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Embracing uncertainty while planning for resilience

by Mozaharul Alam (UN Environment), Rohini Kohli (UNDP) and Angus Mackay (UNITAR)
Monday, 13 November 2017 10:55 GMT

* Any views expressed in this opinion piece are those of the author and not of Thomson Reuters Foundation.

Uncertainty plagues our world. On its own, it can destabilise nations, undermine decisions, and create poverty traps that derail global efforts to achieve the goals outlined in the Paris Agreements, the 2030 Agenda for Sustainable Development, and national development plans.

Climate change raises the stakes, making it harder for decision makers to plan for the future due to rising sea levels, higher temperatures, erratic rainfall, failed crops, droughts, climate migration, and the spread of disease.

So how do we respond to a world of increasing uncertainty induced by climate change?

We would suggest that the answer lies in effective medium- to long-term adaptation planning. Key to this will be the formulation and implementation of national adaptation plans, which will support countries in achieving their Nationally Determined Contributions to the Paris deal, and serve as a blueprint for future climate action.

To implement these plans, we must better understand the nature of the risk, foster greater innovation, and increase understanding and ownership of these climate action plans. All of this implies placing climate change learning at the center of the national planning process.   


National adaptation plans are more than a series of procedural steps. They require constant adjustment. At each stage, it will be crucial to learn from successes and mistakes.  

Planning is also a moving target that will need to be constantly adjusted to changing climatic realities and evolving technology, while continuing to be shaped by local contexts. For instance, weather monitoring technology has the potential to improve climate information services and early warnings across much of the developing world.

Above all this implies a need to build greater human capacity on the ground. For example, planners will need to be able to conduct and interpret assessments of climate change impacts and vulnerabilities. With an improved knowledge and skills base, national and local leaders can better prioritise climate actions that will help sustain broader societal goals.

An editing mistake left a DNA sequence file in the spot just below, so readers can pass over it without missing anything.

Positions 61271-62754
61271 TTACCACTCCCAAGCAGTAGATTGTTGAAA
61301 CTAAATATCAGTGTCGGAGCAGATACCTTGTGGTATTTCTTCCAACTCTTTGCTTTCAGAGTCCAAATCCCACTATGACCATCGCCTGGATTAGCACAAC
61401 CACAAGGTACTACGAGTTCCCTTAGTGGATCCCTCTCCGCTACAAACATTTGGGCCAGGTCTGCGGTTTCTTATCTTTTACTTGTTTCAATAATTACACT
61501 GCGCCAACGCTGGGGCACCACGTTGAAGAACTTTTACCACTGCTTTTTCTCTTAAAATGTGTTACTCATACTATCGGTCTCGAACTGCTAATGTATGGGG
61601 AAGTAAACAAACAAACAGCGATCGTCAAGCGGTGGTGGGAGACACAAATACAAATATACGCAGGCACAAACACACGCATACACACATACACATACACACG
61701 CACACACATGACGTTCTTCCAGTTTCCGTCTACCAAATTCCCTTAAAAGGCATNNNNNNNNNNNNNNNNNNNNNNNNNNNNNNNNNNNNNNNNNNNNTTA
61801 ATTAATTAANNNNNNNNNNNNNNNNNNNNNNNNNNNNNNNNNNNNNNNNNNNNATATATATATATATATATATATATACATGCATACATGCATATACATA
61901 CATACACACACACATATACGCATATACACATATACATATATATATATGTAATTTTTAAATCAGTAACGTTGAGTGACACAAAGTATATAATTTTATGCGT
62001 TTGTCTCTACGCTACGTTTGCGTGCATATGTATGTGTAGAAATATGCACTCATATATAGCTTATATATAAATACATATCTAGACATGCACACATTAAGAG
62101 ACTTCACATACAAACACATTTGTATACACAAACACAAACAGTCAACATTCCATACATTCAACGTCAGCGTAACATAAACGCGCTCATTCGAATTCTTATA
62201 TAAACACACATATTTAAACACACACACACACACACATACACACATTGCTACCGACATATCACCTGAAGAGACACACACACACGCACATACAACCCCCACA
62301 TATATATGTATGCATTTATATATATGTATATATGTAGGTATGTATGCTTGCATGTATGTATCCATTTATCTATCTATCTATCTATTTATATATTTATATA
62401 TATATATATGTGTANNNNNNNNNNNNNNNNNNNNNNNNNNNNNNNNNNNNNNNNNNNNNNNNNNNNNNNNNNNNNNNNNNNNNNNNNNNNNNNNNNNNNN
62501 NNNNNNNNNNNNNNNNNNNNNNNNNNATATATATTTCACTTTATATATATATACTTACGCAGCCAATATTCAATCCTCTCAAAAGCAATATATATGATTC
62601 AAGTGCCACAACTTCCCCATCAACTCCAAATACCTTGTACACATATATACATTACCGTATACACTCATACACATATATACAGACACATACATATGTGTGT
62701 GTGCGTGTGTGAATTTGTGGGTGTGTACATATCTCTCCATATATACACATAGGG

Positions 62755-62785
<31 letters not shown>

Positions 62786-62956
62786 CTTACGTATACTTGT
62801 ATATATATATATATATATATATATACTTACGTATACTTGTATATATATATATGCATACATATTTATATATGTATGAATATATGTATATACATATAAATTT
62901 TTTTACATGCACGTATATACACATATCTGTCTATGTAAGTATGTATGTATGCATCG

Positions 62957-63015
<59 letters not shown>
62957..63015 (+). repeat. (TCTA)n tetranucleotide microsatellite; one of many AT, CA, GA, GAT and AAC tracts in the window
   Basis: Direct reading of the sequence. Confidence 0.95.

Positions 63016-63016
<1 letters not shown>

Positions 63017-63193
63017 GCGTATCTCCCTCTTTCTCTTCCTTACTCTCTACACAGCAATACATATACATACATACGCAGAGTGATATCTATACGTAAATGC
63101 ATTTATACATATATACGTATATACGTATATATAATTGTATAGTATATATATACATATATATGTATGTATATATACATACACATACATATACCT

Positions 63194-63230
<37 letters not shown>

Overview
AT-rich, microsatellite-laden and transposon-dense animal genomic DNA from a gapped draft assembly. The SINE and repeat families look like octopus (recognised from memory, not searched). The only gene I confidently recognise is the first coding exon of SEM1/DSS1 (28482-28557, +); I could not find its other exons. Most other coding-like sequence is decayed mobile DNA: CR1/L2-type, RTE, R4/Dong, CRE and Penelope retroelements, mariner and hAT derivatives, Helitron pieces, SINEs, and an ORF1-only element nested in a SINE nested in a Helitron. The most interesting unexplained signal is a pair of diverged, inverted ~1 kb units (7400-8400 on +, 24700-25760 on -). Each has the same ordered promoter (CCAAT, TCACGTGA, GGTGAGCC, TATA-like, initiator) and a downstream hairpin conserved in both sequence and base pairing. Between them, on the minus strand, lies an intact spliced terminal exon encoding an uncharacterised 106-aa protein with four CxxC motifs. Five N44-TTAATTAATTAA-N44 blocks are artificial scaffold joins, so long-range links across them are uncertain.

But the reality is that while we’ve been aware of climate change for decades, climate change education – such as improving local capacity to understand climate models and climate assessments – is still very much in its infancy.


The Doing Development Differently Manifesto, a growing movement of a community of development practitioners and observers, acknowledges that all too often development initiatives fail to achieve real impact, because they fail to achieve real ownership.

For national adaptation plans to work, the very people who will be implementing these plans need the training, the tools and the technology that will allow them to build the plans – and the supporting institutions and policies – to take ownership of these initiatives.

The UN can play a key role here as a coordinator, with the capacity to share what works well with those who need it most. 

While uncertainty can never be eliminated entirely – there are plenty of wildcards that will cause speedbumps along the way – a good way to manage risk is by making multiple “small bets” to pilot and test initiatives before taking successful measures to scale.

Many climate adaptation projects are already collecting lessons learned and scaling up successes. For example the huge improvement in the availability and accuracy of climate information in Malawi is revolutionising adaptation planning, while successful water management practices in Colombia have dramatically improved food security and reduced climate risks. 

National adaptation plans are fundamental to achieving the Paris deal and the Sustainable Development Goals.

More importantly, they can help to secure a better future for the billions of people worldwide who face the rising threat of hunger, malnutrition, and uncertainty resulting from climate change. They provide a mechanism to empower those that are most vulnerable through a chain of improved knowledge, skills and decision making leading to more effective climate action.

The blog authors are experts on climate change adaptation and learning from UNDP, UN Environment and UNITAR, and coordinate and support the joint UNDP-UN Environment National Adaptation Plans Global Support Programme (NAP-GSP).

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